Apr 26: Solve problem in case of incident sinusoidal waves, obtain transmission and reflection coefficients. Note that the plate acts as a low pass acoustic filter.
| Reading: Towne, Chap. 3 (you can omit 3.8), and Chap. 4 sections
4.1-4.3, 4.6, 4.8, 4.10-4.12.
[If you want more background on this week's lab than is contained in the lab handout, you may wish to read Halliday & Resnick, Chap. 36.]
Problems: 3-3, 3-5, 3-6, 3-9, 3-10, 3-17, 4-6, 4-14, 4-15
|Lab 9: Measuring light wavelengths with a ruler||Formal|
|13. April 29||Energetics of Waves / N-source interference and diffraction
Apr 29: Instantaneous and average kinetic energy, potential energy, and power for waves on a string. Special case: sinusoidal waves.
Apr 30: Energetics of sinusoidal waves. Connection with power spectrum. 2D and 3D waves. Intro to two-source interference for sinusoidal waves.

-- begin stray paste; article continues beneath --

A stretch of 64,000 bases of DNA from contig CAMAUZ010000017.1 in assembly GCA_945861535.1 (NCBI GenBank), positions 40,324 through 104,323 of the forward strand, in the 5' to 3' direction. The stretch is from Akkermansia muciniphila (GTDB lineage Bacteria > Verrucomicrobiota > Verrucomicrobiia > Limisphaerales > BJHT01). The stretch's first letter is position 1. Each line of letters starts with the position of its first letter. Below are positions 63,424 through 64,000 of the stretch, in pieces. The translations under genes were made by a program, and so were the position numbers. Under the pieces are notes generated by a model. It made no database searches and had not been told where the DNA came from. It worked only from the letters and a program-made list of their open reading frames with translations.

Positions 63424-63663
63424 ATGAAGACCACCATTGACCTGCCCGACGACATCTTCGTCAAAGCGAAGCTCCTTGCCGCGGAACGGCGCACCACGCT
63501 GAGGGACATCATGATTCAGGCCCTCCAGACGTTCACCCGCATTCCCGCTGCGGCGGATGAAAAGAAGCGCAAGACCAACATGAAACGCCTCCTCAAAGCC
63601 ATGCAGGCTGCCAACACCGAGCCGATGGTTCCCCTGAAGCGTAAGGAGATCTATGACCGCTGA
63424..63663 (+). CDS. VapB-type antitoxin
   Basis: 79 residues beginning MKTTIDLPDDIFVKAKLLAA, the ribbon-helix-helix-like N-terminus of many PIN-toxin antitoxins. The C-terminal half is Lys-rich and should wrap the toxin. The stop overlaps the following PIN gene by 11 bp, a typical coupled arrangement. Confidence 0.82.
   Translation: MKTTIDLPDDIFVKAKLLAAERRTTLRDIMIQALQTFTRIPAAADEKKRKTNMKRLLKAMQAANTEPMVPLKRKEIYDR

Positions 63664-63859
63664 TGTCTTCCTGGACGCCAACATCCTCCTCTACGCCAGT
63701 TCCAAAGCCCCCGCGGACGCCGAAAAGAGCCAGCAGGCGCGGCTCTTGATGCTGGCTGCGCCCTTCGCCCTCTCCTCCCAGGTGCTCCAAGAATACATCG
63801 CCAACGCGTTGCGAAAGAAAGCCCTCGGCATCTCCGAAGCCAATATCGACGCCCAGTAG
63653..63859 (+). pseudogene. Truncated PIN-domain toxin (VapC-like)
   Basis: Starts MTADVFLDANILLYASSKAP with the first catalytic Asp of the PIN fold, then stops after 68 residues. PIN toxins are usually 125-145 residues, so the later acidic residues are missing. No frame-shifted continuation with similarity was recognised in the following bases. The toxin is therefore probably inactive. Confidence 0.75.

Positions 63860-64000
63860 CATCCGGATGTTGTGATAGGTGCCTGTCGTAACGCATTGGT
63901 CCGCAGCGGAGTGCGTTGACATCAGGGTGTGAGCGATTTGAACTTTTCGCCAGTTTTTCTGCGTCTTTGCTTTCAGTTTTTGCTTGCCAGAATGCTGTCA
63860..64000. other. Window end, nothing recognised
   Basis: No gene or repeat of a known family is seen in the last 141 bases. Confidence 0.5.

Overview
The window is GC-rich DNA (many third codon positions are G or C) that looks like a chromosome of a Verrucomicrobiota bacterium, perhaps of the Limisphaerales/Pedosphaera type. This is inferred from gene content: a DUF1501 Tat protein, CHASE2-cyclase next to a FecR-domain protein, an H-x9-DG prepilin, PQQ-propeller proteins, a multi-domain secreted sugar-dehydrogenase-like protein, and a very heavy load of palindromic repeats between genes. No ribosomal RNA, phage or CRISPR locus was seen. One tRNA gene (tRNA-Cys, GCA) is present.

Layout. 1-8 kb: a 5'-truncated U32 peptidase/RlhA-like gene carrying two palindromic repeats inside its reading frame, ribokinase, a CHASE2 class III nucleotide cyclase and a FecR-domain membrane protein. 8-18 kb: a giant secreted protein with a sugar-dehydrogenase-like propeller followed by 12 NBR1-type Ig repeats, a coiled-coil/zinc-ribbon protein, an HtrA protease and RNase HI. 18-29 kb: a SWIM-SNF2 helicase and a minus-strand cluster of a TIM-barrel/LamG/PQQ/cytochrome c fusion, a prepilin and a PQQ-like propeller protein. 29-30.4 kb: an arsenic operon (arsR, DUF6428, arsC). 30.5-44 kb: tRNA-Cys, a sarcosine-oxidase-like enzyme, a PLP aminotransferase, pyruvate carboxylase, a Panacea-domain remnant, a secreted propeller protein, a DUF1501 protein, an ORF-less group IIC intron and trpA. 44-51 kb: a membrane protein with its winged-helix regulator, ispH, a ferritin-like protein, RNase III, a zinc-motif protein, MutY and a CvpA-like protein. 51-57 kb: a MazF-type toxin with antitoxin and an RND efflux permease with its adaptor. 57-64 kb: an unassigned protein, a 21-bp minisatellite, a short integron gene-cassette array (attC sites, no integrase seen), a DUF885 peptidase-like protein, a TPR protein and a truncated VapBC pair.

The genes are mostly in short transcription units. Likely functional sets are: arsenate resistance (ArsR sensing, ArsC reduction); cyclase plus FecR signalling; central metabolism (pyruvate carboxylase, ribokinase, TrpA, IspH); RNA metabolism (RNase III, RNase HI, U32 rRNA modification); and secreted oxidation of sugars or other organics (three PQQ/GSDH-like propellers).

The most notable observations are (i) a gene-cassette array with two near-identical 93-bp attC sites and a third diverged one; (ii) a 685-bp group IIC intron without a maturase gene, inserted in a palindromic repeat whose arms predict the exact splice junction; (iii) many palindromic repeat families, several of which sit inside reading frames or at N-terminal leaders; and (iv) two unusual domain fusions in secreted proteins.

May 1: Average intensity pattern for two-source interference: obtaining convenient forms for the expression in the far-field limit.
May 3: Shortcut to the far-field limit approximation. Start N-source interference.
|Reading: HRW Chap. 36 and 37 give the fundamentals. Towne, Chap. 11
(sec. 1-8) and 12 give more details.
Problems: HRW Chap 36, # 29, 43, 60; Chap 37, # 12, 18, 24, 25, 30, 38, 64; Towne Chap 11, #6
|Lab 10: Two-source interference||EI|
|14. May 6||N-source interference and diffraction
May 6:Interference notebook
Finish N-source interference. Phasor approach to N-source interference. May 7:Diffraction patterns
Diffraction: generalities, formulate as N-source problem. May 8: Diffraction: Derive expression for totat wavefunction in Fraunhofer approximation.
May 10: Diffraction: finish the single-slit problem, understand the qualitative behavior from exact solution.
|No required problem set.||Finish interference; Course evaluation||EI|
|May 13-17||Final exam period||Final: TBA|
Area Seminars and colloquia